The Infamous Farm Laws: Waterloo For Modi?
The public discourse on the farm laws, even in government-friendly print & television channels, has demonstrated the inability of the laws’ defenders to advance arguments that convince the alert citizen.
No. This abrupt U-turn does not resemble a Waterloo. It is more like Napoleon’s disastrous Russian campaign that preceded the Waterloo by three years. The perhaps unexpected, but not necessarily inexplicable, U-turn by Prime Minister Narendra Modi, convinced of his infallibility, with his entourage not daring to tell him what he does not want to hear, raises a number of questions in the mind of the alert citizen.
She might look for answers in the mainstream media, print and television. She will be disappointed as a good part of the media, run for profit, desperately dependent on advertisements from a government that can easily intimidate them, if necessary, by unleashing the investigative agencies, do not dare to raise such questions.
Let’s start with a political parsing of the speech that marked the U-turn.
"Our government brought in the new laws with good intent, full sincerity and complete dedication for the welfare of farmers, especially for small farmers, in the interest of agriculture and the country and for the bright future of the poor in villages. But we have not been able to explain to some farmers such a sacred thing, which is absolutely pure and for the benefit of the farmers, despite our efforts."
1. Are the farmers so lacking in intelligence that even after ministers explained to them–over a period of four months, in as many as 11 meetings–they could not understand the immense benefits that the Modi government wanted to bestow on them?
2. Are the ministers lacking in articulation to put across the list of benefits? If the ministers are not articulate enough why didn’t Modi himself invite the farmers to his residence on Lok Kalyan Marg?
3. Who drafted the laws, the law ministry? Did they seek inputs from outside the government? If so, from whom and why?
Obviously, any law should provide a fair arrangement for dispute settlement. In the case of these laws, the government is the final authority and the farmer cannot go to court. This provision flagrantly violates the doctrine of separation of powers, a pillar of the Indian constitution as well as of others in democratic countries.
There is one more atrocity that has not been highlighted by the government-friendly media:
"No suit, prosecution or other legal proceedings shall lie against the Central Government or the State Government, or any officer of the Central Government or the State Government or any other person in respect of anything which is in good faith done or intended to be done under this Act or of any rules or orders made thereunder. – The Farmers’ Produce Trade And Commerce (Promotion And Facilitation) Act of 2020."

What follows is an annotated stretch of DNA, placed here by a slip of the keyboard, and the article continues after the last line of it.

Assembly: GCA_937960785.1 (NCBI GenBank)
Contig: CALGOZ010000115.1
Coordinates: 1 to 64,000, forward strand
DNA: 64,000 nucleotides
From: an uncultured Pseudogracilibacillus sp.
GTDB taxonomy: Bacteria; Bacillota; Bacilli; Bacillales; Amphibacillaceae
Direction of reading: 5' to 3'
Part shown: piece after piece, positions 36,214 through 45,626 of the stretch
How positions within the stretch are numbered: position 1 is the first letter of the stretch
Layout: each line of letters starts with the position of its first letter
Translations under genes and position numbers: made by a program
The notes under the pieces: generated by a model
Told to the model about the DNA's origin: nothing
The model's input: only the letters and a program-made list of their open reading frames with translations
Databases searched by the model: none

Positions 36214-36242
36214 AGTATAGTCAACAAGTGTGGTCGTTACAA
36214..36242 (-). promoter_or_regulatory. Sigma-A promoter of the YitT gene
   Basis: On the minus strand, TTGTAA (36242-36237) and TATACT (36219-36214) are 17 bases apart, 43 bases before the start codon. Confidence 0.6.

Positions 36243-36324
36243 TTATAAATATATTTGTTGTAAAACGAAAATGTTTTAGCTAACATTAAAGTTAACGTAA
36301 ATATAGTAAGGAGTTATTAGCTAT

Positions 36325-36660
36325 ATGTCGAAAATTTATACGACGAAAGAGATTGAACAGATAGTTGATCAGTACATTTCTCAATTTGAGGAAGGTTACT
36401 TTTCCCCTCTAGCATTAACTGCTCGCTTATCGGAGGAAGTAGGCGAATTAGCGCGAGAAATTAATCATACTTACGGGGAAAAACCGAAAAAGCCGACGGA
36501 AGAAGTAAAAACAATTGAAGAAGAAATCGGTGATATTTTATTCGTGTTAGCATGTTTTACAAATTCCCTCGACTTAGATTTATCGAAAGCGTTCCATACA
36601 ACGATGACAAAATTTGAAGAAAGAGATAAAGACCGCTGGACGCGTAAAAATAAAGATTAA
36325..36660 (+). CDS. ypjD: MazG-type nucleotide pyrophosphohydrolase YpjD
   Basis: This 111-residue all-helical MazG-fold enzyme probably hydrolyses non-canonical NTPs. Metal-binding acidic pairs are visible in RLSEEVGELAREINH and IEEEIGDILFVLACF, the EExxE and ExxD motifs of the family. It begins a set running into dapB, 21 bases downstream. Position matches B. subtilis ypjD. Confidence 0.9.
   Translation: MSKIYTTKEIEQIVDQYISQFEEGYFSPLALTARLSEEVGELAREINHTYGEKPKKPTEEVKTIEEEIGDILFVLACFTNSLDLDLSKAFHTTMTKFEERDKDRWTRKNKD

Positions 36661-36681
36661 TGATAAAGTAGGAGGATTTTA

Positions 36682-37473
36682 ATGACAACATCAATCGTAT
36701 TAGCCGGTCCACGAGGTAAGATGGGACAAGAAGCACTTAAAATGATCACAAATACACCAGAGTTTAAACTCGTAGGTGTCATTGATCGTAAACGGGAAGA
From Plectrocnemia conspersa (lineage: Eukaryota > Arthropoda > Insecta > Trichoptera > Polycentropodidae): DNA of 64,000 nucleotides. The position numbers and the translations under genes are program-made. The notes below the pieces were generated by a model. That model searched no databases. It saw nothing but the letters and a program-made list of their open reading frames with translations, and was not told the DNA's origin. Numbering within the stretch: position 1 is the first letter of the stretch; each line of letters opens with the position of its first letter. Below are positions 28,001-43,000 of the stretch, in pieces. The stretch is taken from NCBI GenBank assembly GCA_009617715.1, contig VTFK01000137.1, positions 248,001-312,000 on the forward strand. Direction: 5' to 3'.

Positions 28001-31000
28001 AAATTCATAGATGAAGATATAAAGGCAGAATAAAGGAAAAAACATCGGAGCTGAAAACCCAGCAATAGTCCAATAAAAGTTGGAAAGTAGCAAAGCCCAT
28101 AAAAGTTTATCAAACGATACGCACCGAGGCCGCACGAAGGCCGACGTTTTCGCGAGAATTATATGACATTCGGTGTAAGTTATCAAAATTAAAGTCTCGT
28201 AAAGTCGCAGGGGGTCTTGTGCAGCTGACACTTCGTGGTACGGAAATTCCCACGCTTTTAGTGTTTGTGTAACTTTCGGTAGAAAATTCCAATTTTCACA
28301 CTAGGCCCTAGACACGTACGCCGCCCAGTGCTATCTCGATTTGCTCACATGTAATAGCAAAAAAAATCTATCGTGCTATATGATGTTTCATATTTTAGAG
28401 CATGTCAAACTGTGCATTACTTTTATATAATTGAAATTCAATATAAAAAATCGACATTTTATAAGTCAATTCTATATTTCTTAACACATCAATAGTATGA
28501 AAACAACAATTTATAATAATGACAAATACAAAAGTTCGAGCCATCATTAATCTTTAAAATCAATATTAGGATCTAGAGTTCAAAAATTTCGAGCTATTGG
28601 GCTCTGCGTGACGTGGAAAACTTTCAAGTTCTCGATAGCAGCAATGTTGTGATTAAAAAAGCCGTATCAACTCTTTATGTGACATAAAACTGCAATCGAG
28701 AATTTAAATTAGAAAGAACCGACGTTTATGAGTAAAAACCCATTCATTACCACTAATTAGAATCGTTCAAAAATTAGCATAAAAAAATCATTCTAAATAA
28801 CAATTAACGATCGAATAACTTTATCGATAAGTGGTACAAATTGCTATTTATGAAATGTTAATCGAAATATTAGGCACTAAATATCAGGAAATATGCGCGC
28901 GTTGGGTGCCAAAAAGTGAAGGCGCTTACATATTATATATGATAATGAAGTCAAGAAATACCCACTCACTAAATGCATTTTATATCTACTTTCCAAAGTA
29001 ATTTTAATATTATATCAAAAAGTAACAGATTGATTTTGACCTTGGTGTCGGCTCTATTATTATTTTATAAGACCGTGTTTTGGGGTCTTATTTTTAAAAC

Was the portion granting immunity to “any other person” drafted by the law ministry, without inputs from the corporate lobby? Who decides whether the act is in “good faith”? Is there a similar provision in any other piece of legislation?
What was the need to proclaim an ordinance in June 2020, and why was the Union Parliament denied the chance to scrutinise the bills? Is it not an established convention that such important bills should be sent to a Select Committee for detailed examination?
This writer leaves it to the reader to figure out the answer, only pointing out that it is part of the style displayed in the case of the infamous demonetisation and the ill-starred lock down, apparently without any forethought or preparation.
As former minister P Chidambaram has asked, why was there no Cabinet discussion or decision before the U-turn was announced? At the time of writing, senior bureaucrats are burning the midnight oil to produce a cabinet note to justify the U-turn.
What has been the cost–political, economic, and social–of these hastily passed bills? Why is it that responsible bodies– such as FICCI or CII–have not yet thought of working out the economic cost?
Why did Modi wait for 670 farmers to die before making a U-turn? As Varun Gandhi, the BJP Member of Parliament urged the Prime Minister, how about paying Rs.1 crore to each of the bereaved families and sending them each a personal note of apology from the Prime Minister?
Let’s turn our attention to some related questions. The general consensus is that the U-turn was done to take care of the state elections in U.P. and Punjab. That is understandable. After all, politics, as practised in India, is all about capturing power and retaining it as long as possible by all means, fair or foul–fouler the better.
However, observers are not certain that the intended electoral benefits will follow. Of course, by taking the U-turn Modi may have stopped losing electoral ground. He is unlikely to regain the lost ground in Punjab or western Uttar Pradesh.
The public discourse on the farm laws, even in government-friendly print and television channels, has demonstrated the inability of the laws’ defenders to advance arguments that convince the alert citizen. A minister of state has said he could not understand why the laws are called black; only the ink is black, he claimed facetiously. However, the defenders should not be blamed as they were defending the indefensible.
We need to debate the merits and demerits of ‘Modi’fied India. In this context, dear reader, I do recommend Aakar Patel’s just published book The Price of the Modi Years.
The U-turn as pointed out earlier does not necessarily mark or forebode a Waterloo. But it is comparable to the Russian misadventure. It is for the alert citizen to decide whether to deliver a Waterloo in 2024 or not.
Three years separated the Russian disaster and the Waterloo. Who can look “into the seeds of time, and say which grain will grow and which will not?”
This article first appeared in The Citizen.